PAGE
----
Physalis angulata (Cutleaf Groundcherry)

Physalis angulata, also known as Cutleaf Groundcherry, is a fascinating plant that belongs to the Solanaceae family. It is native to various states in the USA, including Texas, where it is commonly found in open fields and along roadsides.

This plant is easy to identify thanks to its distinct leaves, which are deeply lobed and have a toothed edge. Its bright yellow flowers are also a standout feature, blooming from spring through summer. The flowers are followed by edible fruit enclosed in papery husks, which are similar in taste to tomatillos.

While it is a native plant, it can also be found growing in other parts of the world, including Hawaii where it was introduced. It is often used in traditional medicine for a variety of ailments, including as an anti-inflammatory and as a treatment for malaria.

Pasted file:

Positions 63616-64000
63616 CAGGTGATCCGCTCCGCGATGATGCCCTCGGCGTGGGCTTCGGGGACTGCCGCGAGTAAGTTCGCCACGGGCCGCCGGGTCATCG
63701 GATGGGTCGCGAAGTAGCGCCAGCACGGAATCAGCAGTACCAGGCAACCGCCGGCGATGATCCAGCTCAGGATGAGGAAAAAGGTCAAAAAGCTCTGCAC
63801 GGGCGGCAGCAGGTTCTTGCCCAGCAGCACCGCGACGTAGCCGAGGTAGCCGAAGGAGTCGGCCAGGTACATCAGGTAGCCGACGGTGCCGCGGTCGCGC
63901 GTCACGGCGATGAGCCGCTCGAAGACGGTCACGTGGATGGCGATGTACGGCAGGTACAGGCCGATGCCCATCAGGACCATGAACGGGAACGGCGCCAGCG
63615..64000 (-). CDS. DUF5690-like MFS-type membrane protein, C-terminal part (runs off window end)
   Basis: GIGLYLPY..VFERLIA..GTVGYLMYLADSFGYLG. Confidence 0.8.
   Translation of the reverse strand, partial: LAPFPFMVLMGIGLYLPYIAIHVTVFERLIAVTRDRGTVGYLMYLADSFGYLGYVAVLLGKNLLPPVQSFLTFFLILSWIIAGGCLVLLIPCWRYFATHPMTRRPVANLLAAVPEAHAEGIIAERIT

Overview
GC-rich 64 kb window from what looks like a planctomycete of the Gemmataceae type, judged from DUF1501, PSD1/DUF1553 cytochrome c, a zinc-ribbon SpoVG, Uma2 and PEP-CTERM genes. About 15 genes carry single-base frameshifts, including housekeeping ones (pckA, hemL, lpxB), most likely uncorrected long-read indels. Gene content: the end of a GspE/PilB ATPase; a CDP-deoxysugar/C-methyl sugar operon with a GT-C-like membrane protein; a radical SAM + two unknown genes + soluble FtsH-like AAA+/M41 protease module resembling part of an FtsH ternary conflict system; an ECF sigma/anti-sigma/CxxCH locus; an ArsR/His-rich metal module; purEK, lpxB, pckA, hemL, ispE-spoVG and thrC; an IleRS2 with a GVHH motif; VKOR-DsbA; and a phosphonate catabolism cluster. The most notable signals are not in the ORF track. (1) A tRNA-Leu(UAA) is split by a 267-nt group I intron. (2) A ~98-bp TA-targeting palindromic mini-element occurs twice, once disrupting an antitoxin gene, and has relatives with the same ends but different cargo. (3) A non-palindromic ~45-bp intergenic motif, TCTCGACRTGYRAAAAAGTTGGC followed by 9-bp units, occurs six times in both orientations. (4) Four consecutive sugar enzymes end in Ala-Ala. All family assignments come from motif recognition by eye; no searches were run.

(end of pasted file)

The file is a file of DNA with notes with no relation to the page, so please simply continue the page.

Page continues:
Physalis angulata Information

Family Solanaceae
Common Names Cutleaf Groundcherry
Native to USA AL, AR, AZ, CA, CT, DE, FL, GA, IL, KS, KY, LA, MA, MO, MS, NC, NJ, NM, NV, OK, SC, TN, TX, VA, +PR, VI
Introduced to USA HI

Despite its medicinal properties, Physalis angulata is not commonly cultivated in gardens. However, it can make a lovely addition to a wildflower meadow or a naturalized area in a garden. Its flowers and fruit are attractive to birds and pollinators, making it a valuable addition to any ecosystem garden.

Overall, Physalis angulata is an interesting and beneficial plant that is worth getting to know. Whether you are a fan of wildflowers or are looking to diversify your garden, this plant is definitely worth considering.

Frequently Asked Questions

Is Physalis angulata edible?

No, Passiflora incarnate is not typically eaten.

Is Physalis angulata an invasive species of plant?

No, Passiflora incarnata is not an invasive species of plant.